Mainstream metal publications often hype up musicians based on how affable and congenial their personalities are. Cuddly teddy-bear epithets are handed out to those who are gracious enough to grant pleasant vibe-y interviews or oblige fans with photographs (Erik Rutan: Nicest man in death metal!). Conversely, musicians that do otherwise are instantly labeled as villains and their music dragged through the muck behind them as a disgraceful exemplar of guilty by association. The domestication of metal has led to fans believing that musicians owe them absolute tithe on their souls, that musicians’ obscurest perceived transgressions, though little more than perfectly legitimate exercises in individuality, are reasons enough for revocation of their musical credentials and for public shaming.
Rampant egoism engenders the arrogant notion that the fan puts bread on the musician’s table. This in turn causes musicians to be tentative around such sensitive people lest they disrupt their supply of meal tickets. There is a commercial contract between the two parties, no doubt, but it is best to keep such lewd matters of transaction on a subliminal, unsaid level. Many musicians are inherently kind and gentle people in any case, and willing to go through these charades with good cheer, but to apply this rule to everybody is surely presumption of the rankest kind. Seeing some of the people that musicians are forced to put up a brave front for often leads me to wonder: if I could play worth a damn, if I had a band that could pull in a crowd, and if I were asked to pose and chat with a similar variety of chump or chumpess, the first thing to cross my mind would be to ask said chump or chumpess to get the fuck out of my face.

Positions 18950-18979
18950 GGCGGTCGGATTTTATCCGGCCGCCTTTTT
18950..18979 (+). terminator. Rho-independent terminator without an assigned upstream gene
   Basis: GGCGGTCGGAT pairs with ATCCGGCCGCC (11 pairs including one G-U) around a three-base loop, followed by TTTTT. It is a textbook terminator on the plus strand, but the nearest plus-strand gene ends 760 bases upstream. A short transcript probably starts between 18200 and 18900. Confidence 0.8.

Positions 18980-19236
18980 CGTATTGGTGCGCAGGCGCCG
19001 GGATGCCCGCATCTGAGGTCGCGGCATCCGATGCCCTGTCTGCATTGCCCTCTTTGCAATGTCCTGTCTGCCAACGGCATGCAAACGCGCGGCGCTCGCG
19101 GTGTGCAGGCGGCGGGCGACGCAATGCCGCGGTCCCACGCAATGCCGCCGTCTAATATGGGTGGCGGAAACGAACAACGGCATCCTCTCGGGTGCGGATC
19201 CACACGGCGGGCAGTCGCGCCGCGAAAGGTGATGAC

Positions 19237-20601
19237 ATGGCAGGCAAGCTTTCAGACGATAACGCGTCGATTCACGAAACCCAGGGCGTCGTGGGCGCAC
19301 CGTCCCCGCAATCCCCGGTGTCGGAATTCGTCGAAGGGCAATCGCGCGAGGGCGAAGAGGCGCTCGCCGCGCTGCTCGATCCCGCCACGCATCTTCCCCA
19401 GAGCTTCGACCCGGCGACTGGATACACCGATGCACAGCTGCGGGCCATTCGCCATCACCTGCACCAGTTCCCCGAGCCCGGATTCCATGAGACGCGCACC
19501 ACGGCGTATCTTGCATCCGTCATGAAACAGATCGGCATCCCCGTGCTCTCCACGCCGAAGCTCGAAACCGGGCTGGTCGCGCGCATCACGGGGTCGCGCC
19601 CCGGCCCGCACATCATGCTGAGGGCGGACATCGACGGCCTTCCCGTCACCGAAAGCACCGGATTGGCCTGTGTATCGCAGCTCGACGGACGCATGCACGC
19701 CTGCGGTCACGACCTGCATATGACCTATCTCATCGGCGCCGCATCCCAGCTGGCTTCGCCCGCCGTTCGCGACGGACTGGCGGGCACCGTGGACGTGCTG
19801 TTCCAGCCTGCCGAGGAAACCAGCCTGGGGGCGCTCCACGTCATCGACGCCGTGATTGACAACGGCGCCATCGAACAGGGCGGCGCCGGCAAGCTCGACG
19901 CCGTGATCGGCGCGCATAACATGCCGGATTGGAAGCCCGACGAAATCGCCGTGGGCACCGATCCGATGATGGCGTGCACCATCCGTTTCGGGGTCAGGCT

Metal is a rough and combative genre, bound to consist of at least a few – that there aren’t more is the pity – socially intransigent elements that reproduce their discontent in musical form. The depth of disingenuity is to expect the people making this beautiful, violent music to all be happy little ponies whose only purpose on this earth is to validate your existence as your mother’s precious brat. Instead, metal fans should try cultivating a little self-respect, a little honesty, and an appreciation of what should be the ideal nature of the musician-listener contract: the musician makes music, the listener compensates him slightly for the pleasure that he derives out of the music, pleasure that has the potential to last a lifetime, and there it ends. Everything else is irrelevant and should be left upon good grace and the many vicissitudes of human nature.